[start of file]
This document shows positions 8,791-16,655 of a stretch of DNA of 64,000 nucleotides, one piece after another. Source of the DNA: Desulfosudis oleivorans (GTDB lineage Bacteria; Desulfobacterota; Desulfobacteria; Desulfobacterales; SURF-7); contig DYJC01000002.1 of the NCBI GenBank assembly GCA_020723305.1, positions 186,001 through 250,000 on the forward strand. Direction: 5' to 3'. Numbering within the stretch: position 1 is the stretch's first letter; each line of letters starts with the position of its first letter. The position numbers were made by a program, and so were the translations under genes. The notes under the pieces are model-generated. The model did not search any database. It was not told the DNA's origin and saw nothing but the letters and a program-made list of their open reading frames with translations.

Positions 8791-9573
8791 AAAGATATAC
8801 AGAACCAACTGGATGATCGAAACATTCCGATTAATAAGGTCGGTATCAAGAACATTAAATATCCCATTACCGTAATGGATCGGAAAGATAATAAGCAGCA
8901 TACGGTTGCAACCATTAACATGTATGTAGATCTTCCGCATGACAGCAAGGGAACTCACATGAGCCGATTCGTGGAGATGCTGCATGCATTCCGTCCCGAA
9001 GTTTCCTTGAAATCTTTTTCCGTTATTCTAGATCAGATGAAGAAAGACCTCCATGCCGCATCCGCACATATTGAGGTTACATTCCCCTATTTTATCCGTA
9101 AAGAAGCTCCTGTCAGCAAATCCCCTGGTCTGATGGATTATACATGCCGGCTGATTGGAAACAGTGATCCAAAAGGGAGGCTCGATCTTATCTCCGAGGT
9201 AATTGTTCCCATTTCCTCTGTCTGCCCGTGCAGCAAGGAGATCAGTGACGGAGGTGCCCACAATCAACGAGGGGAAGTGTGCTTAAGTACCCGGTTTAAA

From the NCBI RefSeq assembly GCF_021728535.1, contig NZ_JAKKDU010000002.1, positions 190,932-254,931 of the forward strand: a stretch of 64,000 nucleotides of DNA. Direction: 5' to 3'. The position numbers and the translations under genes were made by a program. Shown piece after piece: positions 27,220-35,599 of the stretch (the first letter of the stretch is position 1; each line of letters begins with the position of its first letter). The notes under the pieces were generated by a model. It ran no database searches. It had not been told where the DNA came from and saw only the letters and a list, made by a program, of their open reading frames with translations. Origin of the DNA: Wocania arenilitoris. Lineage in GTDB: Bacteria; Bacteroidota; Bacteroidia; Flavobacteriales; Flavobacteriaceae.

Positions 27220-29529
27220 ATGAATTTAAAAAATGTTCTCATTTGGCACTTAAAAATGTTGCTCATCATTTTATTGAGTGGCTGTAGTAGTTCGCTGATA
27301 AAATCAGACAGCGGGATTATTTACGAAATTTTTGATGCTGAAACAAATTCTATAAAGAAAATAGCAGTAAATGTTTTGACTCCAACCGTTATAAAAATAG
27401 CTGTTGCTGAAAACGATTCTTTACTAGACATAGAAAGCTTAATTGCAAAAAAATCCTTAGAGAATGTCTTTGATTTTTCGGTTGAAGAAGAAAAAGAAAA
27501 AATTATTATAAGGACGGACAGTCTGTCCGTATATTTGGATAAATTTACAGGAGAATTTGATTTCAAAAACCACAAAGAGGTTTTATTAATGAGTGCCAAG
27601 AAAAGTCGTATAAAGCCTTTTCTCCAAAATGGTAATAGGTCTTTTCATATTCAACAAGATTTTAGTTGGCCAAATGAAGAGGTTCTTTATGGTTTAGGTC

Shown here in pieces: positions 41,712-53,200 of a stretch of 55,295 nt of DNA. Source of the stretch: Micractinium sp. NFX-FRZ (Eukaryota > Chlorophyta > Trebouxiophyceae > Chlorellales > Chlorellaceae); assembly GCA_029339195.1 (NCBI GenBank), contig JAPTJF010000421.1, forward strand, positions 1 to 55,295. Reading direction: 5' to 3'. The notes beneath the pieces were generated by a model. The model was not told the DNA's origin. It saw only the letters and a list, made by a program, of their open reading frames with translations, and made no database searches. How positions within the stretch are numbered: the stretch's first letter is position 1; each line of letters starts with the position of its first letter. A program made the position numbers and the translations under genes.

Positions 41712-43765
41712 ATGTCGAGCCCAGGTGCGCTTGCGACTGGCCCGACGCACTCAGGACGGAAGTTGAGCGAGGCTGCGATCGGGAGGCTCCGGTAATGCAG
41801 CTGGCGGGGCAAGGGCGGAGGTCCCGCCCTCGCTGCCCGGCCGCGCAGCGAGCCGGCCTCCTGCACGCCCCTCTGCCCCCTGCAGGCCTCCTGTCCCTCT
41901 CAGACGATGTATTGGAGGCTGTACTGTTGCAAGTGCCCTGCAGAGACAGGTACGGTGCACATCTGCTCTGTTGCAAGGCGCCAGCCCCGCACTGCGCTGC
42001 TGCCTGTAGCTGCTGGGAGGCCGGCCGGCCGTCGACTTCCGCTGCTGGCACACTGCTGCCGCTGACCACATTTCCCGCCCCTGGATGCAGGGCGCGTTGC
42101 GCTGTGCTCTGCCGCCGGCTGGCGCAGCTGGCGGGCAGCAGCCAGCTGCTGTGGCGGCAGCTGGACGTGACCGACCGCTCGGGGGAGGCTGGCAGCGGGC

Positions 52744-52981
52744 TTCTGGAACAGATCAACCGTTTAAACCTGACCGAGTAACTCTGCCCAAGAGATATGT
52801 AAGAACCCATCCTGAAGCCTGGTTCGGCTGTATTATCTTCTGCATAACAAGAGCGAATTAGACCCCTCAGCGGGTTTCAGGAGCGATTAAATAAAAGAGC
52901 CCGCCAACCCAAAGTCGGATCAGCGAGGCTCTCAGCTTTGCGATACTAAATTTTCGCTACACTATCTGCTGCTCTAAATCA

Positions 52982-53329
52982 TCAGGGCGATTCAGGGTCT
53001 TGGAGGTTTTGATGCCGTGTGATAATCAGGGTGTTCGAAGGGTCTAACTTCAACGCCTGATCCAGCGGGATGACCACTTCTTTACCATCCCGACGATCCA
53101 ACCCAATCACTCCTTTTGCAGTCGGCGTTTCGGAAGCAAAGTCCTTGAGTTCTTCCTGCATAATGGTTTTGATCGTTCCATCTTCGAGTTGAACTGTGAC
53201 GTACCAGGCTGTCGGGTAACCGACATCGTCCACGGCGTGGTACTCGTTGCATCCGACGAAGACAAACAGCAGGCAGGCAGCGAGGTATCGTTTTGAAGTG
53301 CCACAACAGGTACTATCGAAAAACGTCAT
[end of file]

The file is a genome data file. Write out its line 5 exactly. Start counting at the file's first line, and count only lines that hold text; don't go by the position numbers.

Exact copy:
8901 TACGGTTGCAACCATTAACATGTATGTAGATCTTCCGCATGACAGCAAGGGAACTCACATGAGCCGATTCGTGGAGATGCTGCATGCATTCCGTCCCGAA